"Writing Requirements for IT — Simply Put!" gives you a set of 4 simple rules that will make your requirement statements more easily understood by all target audiences. The focus is to increase the "common understanding" between the author of a requirement and the solution providers (e.g., in-house or outsourced IT designers, developers, analysts, and vendors).

The rules we present in this book will reduce the failure rate of projects suffering from poor requirements. Regardless of your job title or role, if you are tasked with communicating your future needs to others, this course is for you.

How to Get the Most Out of this Course?

To maximize the learning effect, you will have optional, online exercises to assess your understanding of each presented technique. Lessons prefaced with the phrase “Exercise” contain an exercise that we have prepared to give you an opportunity to try the presented technique yourself.

These exercises are optional and they do not “test” your knowledge in the conventional sense. Their purpose is to demonstrate the use of the technique more real-life than our explanations can supply. We hope you enjoy them and that they make it easier for you to apply the techniques in real life.

Who this course is for:
  • Subject Matter Experts
  • Product Owners
  • Business Process Managers
  • Business Process Users
  • Product and Project Managers
  • Line Managers
  • Business Analysts
  • Anyone wearing the Business Analysis (BA) hat!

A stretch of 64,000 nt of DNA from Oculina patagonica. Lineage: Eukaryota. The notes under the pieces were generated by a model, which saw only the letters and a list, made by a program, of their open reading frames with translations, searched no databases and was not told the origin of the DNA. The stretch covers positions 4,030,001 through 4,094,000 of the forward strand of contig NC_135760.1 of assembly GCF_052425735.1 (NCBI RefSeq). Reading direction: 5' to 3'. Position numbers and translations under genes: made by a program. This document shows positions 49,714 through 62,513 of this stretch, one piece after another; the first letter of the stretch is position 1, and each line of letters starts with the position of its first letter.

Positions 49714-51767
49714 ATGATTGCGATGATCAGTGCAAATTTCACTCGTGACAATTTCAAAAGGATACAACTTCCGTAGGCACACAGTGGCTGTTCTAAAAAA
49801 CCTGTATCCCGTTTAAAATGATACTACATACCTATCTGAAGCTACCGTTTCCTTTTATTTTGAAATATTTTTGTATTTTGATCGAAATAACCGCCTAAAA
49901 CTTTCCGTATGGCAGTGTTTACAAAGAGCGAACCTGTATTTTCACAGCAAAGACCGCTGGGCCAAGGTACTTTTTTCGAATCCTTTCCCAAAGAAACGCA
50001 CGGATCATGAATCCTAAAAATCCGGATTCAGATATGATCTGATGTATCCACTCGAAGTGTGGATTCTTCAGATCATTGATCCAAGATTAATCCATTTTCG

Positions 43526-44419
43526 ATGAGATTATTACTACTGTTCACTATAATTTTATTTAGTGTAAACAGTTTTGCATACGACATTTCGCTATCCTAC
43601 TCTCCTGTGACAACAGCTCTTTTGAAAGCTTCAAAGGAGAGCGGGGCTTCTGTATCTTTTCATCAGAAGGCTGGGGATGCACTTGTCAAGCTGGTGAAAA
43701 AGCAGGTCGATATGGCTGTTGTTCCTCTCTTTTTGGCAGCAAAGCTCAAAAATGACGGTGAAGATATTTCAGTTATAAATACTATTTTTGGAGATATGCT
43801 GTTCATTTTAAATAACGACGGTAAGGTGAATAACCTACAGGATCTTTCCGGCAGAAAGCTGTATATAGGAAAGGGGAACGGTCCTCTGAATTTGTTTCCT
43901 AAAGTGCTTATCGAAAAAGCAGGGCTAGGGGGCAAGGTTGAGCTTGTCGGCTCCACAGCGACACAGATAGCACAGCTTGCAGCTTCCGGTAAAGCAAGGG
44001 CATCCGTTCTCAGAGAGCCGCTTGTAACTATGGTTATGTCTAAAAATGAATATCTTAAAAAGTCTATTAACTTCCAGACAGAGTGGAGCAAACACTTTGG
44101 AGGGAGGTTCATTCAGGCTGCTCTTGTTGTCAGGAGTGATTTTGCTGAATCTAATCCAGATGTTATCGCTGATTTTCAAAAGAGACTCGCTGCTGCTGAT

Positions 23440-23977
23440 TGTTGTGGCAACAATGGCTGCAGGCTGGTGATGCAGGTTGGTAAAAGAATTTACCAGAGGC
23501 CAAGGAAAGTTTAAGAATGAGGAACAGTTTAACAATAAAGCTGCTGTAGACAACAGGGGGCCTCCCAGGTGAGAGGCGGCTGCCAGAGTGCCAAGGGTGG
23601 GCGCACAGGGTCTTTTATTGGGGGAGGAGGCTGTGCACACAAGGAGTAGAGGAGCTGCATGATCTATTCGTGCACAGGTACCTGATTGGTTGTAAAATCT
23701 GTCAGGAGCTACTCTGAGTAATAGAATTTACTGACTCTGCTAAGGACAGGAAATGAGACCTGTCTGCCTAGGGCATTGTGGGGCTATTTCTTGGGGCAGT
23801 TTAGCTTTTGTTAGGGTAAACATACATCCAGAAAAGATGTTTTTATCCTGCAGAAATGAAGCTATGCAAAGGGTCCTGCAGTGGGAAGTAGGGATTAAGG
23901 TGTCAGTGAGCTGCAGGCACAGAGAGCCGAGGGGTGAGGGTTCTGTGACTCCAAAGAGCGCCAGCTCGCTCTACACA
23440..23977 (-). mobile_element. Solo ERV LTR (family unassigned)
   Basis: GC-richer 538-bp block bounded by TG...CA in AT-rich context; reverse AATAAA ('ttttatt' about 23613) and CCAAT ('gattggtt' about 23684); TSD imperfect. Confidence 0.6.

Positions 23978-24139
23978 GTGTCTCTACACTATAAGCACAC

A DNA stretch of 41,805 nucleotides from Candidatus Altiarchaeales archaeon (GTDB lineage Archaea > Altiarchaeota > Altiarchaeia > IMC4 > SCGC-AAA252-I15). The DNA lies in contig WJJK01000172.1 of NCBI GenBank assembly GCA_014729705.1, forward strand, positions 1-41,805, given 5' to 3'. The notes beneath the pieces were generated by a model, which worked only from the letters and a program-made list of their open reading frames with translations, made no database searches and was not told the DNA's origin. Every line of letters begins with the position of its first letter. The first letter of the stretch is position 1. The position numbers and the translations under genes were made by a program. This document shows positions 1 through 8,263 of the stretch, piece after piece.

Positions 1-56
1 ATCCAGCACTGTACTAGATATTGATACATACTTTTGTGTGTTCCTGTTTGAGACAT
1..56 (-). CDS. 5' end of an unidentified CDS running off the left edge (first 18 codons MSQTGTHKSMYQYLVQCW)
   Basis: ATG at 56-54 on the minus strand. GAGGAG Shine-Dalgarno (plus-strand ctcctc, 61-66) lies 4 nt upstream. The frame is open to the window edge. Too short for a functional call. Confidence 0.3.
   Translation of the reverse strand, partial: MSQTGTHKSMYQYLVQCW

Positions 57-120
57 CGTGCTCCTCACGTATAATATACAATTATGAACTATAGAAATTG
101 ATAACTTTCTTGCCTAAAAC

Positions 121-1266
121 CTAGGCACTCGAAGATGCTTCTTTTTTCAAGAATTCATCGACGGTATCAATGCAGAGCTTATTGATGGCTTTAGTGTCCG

Course content
Expand all 19 lectures 01:17:06
+ Setting the Stage for Writing Effective Requirements
4 lectures 17:37

The instructor, Tom Hathaway, presents an overview including the scope and purpose of this course and introduces the learning objectives. 

Preview 02:45
  • The Problem with Requirements
  • The Benefits of Effective Requirements

External Resources with links to articles on the problems and/or benefits of requirements.

Preview 03:22
  • The Uncertainty Principle
  • What Do You Really Know?
  • THE Question File
Preview 08:18
The English language, and any other language for that matter, is very subjective, meaning that the meaning of a word or phrase depends heavily on context. This subjectivity leads to problems on IT projects. I have a little 2-part exercise to demonstrate my point.
Part 1 - The Subjectivity of Language
1 question
This is the continuation of the previous exercise demonstrating the subjectivity of the English language, and any other language for that matter. This subjectivity can lead to major problems on IT projects, in particular, during requirements definition.